When companies or individuals first enter the content marketing arena, they have a lot of questions. What type of information should you post and where should you post it? What does a copywriter do? How many times should you post every week? How do you come up with ideas?
Different experts offer various answers to all of those questions, and the truth is that each answer depends on you. Your goals, business, audience, budget, and needs all play a part in determining how you create and publish content. One thing that doesn’t change is the need to publish fresh content on a regular basis. But how do you keep content fresh and relevant, especially if you work in a tight niche?
Brainstorming and generating multiple ideas from a single source help you keep the content churning without reinventing the wheel every week.
The Content Garden
Consider a small garden. While some seeds planted in a garden might generate a one-to-one harvest, most gardeners hope for bounty from each seeding. A tomato plant should yield multiple lush red fruit; a cucumber vine should beget jars-worth of greens.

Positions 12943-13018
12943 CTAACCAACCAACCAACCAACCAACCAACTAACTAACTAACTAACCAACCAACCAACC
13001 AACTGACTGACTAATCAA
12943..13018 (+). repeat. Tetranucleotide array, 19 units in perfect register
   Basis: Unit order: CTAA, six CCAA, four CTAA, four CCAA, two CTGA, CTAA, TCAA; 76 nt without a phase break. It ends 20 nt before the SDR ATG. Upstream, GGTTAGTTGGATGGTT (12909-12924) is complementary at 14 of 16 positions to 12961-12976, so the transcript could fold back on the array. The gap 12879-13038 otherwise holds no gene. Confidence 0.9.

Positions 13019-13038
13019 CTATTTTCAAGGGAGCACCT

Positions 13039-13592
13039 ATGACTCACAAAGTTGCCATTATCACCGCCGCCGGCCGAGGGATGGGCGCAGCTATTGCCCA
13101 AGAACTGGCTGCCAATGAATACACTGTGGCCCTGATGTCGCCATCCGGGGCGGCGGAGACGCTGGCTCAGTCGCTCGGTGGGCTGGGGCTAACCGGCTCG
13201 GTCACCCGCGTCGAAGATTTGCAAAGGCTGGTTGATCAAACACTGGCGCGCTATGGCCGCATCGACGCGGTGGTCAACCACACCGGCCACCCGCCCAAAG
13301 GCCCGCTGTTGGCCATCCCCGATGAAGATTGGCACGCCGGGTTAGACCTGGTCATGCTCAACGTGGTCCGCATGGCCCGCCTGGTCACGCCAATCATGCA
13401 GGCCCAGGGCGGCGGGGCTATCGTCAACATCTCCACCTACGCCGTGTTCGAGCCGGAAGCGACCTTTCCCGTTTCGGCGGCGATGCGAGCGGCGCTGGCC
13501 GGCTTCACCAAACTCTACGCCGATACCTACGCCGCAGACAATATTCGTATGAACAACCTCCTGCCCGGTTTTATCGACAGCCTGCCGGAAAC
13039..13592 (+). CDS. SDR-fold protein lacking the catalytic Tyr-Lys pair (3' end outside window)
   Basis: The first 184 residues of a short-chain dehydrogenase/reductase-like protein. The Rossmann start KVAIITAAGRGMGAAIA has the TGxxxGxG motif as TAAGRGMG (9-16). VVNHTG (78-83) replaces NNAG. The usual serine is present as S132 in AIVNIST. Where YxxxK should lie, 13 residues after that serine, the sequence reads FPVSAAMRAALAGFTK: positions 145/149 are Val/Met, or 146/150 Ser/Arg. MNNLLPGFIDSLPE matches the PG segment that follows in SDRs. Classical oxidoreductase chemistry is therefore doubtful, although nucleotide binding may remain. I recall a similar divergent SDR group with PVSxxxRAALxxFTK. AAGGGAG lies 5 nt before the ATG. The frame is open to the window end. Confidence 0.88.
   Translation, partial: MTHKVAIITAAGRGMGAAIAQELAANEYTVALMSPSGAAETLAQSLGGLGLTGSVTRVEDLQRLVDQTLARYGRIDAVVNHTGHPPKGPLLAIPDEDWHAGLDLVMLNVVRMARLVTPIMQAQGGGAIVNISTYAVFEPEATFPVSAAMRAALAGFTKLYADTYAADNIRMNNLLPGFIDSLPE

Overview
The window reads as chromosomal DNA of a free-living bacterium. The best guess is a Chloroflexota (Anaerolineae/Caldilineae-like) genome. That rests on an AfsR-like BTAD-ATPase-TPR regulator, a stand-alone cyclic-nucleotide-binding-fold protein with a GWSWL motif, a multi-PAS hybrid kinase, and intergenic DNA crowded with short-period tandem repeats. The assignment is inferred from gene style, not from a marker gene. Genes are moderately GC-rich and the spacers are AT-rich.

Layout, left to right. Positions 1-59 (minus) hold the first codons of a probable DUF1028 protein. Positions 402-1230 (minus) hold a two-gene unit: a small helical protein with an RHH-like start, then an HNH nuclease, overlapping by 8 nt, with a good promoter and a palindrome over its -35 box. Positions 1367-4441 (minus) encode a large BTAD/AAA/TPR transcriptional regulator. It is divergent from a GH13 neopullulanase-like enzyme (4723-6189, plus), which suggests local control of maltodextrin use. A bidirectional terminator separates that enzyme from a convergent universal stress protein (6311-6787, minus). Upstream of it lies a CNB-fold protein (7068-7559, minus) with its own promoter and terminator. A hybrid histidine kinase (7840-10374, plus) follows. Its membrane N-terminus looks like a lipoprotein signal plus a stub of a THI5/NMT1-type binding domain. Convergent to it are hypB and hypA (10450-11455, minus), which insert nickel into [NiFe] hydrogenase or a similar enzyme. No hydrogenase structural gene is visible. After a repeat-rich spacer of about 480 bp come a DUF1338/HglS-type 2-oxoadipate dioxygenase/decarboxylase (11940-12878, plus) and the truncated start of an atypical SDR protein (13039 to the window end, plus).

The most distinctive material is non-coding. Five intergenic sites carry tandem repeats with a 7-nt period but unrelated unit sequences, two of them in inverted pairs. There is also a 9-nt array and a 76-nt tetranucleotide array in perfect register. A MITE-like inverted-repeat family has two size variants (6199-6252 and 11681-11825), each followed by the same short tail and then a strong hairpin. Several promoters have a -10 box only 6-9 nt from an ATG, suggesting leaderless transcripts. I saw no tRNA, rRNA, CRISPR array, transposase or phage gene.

Plant your editorial calendar in the same manner. One seedling content idea should yield multiple posts. When planning blog posts for a medical software company, you might consider writing about billing. Medical billing is an enormous topic; it includes subtopics such as coding, compliance, and denial management. Those subtopics can be broken down further. Coding topics include the change to ICD-10, thousands of diagnosis codes, appropriate training for coders, and a multitude of other topics.
Remember: blog posts usually range from 300 to 800 words. By breaking complex topics into smaller and smaller chunks, you get many posts.
The Content Salad
Most people don’t plant their entire garden with one type of seed. Squash might be healthy and delicious, but if you eat it at every meal with nothing else, you’ll get sick of it quickly. If you post on the same topic every day, your audience reacts the same way.
Gardeners plant a variety of produce; once they harvest those foods, they might cut up various types of fruit and veggies to make a colorful, delicious salad. By starting with a few major ideas and cutting them into various posts, you can create an interesting salad of content on your networks and pages.
Don’t make word salad on each individual post. Instead, create short, cohesive posts that convey a main idea to your audience. Mix those posts throughout the week or month to keep your audience interested, rotating constantly between major ideas and topics that are relevant to your niche.
Sarah S hasn’t figured out how to plant a garden that doesn’t succumb to weather or deer, but she knows how to help clients grow seedling ideas into bountiful content harvests.